Is a salary of 2K EUR in Vilnius sufficient?

DELFI / Mindaugas Ažušilis

While average wages are rising, living on €2,000 in a big city can be difficult for some people – the cost of housing, food, transport and leisure time makes it a counting game. However, the economists interviewed believe that there are also positive signs that the situation of households could improve somewhat, Lukrecija Giedraitytė says in

The average monthly wage before employee taxes in the national economy (excluding individual enterprises) in the second quarter of 2023 was €2,000.1. Compared to the first quarter of 2023, it increased by 2.1%, according to the State Data Agency.

The average monthly gross wage in the public sector was €2,088.4, an increase of 4.6%; in the private sector, it was €1,964.2, 1%.

At the same time, real wages in the national economy increased by 1.4% in the second quarter of 2023 compared to the first quarter of 2023. In the public sector, they were 3.7% higher, while in the private sector, they increased by 0.4%. Recall that in the first quarter of 2023, the average monthly gross wage (after taxes) in the Capital Region was EUR 1349.8.

Although the average wage in the national economy, before taxes, already reaches EUR 2,000, the average in the capital is even higher, as the standard of living in terms of purchasing power standards in Vilnius is also at the European Union average, reminded Jekaterina Rojaka, Head of Business Development and Strategy at “Creditinfo”.

“A decent life would depend on living standards and living needs. It also depends on the sector in which one works – the difference could be very significant if individual sectors were compared with the corresponding quarter of the previous year.

The highest wage growth was observed in financial insurance activities, recreational activities, and education. The seasonal increase was quite high, around 15% in agriculture, 8.5% in real estate and almost 9.7% in manufacturing.

However, in the same period, the average wage in the national economy increased by 12.3%.” – the economist commented to

One can still argue whether living in Vilnius on a salary of EUR 2,000 (before taxes) with all the obligations is possible.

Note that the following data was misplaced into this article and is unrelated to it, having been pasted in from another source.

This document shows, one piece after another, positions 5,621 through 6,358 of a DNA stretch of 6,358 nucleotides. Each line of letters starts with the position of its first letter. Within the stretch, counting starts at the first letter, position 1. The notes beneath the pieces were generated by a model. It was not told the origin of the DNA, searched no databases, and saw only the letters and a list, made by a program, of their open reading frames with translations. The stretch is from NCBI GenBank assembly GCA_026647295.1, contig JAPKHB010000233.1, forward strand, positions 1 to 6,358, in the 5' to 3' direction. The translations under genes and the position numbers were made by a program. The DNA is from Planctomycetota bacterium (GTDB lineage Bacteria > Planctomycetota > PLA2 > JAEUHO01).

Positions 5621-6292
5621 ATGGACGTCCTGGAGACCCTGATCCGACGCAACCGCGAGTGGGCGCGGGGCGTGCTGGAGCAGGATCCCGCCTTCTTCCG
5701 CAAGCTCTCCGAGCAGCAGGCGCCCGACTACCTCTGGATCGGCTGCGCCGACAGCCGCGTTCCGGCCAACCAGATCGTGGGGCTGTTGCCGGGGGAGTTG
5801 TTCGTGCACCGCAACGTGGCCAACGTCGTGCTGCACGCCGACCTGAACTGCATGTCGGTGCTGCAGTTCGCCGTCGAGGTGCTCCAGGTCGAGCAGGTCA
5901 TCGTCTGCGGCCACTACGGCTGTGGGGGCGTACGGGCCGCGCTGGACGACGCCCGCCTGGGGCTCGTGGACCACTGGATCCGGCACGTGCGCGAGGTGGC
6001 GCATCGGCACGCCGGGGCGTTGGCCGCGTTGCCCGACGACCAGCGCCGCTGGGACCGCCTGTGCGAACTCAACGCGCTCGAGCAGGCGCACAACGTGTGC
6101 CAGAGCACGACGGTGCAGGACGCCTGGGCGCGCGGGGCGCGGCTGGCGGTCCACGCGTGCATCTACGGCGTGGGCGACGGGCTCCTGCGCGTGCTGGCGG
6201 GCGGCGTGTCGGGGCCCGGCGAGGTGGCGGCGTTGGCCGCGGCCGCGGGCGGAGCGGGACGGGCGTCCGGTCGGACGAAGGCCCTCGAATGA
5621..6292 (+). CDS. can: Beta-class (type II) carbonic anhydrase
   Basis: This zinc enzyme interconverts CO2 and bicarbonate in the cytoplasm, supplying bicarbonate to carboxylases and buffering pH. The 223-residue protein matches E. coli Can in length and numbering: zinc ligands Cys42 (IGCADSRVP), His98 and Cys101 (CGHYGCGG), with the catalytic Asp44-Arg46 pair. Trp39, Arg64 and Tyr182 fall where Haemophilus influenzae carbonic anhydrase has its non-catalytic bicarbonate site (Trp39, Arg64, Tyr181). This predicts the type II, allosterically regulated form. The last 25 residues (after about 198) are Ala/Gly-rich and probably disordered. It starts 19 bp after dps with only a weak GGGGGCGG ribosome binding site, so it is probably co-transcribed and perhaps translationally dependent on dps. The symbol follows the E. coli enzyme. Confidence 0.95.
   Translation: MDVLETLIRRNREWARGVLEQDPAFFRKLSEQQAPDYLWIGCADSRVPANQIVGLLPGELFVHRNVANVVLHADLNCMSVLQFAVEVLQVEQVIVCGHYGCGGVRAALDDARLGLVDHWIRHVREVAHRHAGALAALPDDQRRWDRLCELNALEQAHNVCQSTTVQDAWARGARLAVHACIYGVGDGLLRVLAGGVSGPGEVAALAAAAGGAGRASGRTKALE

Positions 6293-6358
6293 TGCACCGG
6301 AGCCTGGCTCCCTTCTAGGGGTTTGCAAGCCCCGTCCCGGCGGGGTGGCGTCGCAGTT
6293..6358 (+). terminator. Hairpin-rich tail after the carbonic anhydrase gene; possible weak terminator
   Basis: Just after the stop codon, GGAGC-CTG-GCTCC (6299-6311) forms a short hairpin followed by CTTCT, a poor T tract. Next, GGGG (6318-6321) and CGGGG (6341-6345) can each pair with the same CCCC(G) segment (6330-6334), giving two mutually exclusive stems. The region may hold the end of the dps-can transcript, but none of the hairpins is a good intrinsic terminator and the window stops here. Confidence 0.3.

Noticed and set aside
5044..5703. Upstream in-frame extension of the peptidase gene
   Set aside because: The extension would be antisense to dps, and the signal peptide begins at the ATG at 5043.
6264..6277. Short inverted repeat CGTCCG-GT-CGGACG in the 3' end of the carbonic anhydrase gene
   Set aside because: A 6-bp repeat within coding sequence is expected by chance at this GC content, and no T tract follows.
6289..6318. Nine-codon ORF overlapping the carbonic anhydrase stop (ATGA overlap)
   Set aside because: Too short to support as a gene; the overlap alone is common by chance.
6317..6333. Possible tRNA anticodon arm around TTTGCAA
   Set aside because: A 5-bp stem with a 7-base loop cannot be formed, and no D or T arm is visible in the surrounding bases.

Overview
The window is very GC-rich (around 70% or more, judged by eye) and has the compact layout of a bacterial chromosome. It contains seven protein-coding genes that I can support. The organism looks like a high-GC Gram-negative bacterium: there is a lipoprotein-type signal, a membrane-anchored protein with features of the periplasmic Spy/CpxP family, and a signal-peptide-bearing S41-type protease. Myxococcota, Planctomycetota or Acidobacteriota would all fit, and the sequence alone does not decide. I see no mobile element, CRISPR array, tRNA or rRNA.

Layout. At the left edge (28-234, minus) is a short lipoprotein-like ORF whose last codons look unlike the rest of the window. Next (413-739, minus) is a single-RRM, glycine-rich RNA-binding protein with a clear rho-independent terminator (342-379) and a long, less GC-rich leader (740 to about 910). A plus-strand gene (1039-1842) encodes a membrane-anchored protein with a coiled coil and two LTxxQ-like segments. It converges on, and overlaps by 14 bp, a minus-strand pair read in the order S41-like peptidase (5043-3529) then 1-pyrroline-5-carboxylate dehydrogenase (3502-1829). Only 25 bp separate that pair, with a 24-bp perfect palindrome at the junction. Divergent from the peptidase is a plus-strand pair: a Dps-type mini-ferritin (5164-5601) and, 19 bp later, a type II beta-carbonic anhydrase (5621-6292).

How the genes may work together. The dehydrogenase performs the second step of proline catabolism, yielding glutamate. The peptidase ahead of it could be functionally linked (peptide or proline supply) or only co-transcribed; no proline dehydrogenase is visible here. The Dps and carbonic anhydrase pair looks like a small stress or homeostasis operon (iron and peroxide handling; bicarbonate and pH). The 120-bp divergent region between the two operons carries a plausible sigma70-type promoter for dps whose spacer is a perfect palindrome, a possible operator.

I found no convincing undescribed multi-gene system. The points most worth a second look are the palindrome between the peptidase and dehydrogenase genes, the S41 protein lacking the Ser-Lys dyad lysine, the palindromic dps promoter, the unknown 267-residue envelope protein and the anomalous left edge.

Rojaka agreed that most of her salary is “eaten up” by rent or mortgage payments. To rent a 1-2 room apartment in the capital, one needs to have at least EUR 300, but in many cases, the amount spent per month can reach half a thousand euros or even around up to a thousand euros.

 According to economists and experts from the Bank of Lithuania, housing affordability in Lithuania has been declining for several quarters in a row, even though wages are rising.

“If a person or a household has certain obligations, for example, for a housing loan, interest rates are rising faster, and currently, our population pays one of the highest interest rates for housing in the European Union. Liabilities could put a significant strain on a household’s overall financial situation.

Of course, if there were no wage growth, the situation would be even worse”, said Rojaka.

Indrė Genytė-Pikčienė, Chief Economist of INVL Group, also pointed out that the concept of a decent life is perceived differently by each person, so a salary of EUR 2,000 may be seen differently.

The trend in average wage growth over the last few years has been good. According to the economist interviewed, the rapid rise in wages has improved purchasing power and quality of life.

 She sees positive signs

 “At the moment, the labour market remains “hungry” – there is a labour shortage, especially skilled labour. While a stable labour market will support wage growth, it may be held back by the general decline in personal consumption, which is already showing signs of slowing.

 It is encouraging that overall wage growth in the second quarter was also very close to inflation,” said Rojaka.

Living in a big city requires more spending but offers more opportunities for entertainment and events, the cost of which has also risen recently.

The economist also assessed the situation of households. Inflation has had a very significant impact on households’ economic stability. This was most acute for lower-income workers, whose wages were at or below the national average.

Although the quality of life is improving, high inflation, which was not caused by economic reasons, did not bring much joy, as I. Genytė-Pikčienė noted.

However, she believes that inflation has run its course and that a recovery in purchasing power should be imminent. Does rising wages mean more money can be set aside for more challenging times?

 “We are now at a stage in the economy where some households have already had to use their savings because Lithuania is going through shocks and trials, both economic and non-economic. It reacts accordingly depending on the extent to which the population is affected.

Looking at the overall indicators, we can see that last year, despite the huge spike in inflation, the level of bank deposits did not decline, and to some extent still grew”, – said the economist.

This shows that the population is holding up well in terms of savings, with the European Commission’s “Eurobarometer” surveys showing that a significant number of Lithuanians could survive for at least three months on their savings, putting the figures ahead of the EU average.

“There are optimistic signals that the situation is not bad and that a large part of the population has a financial cushion for emergencies. Now that we are witnessing a radical change in the interest rate environment, the number of investment and savings alternatives is much wider than when certain economic players were penalised for saving with negative interest rates,” Genytė-Pikčienė summarised.
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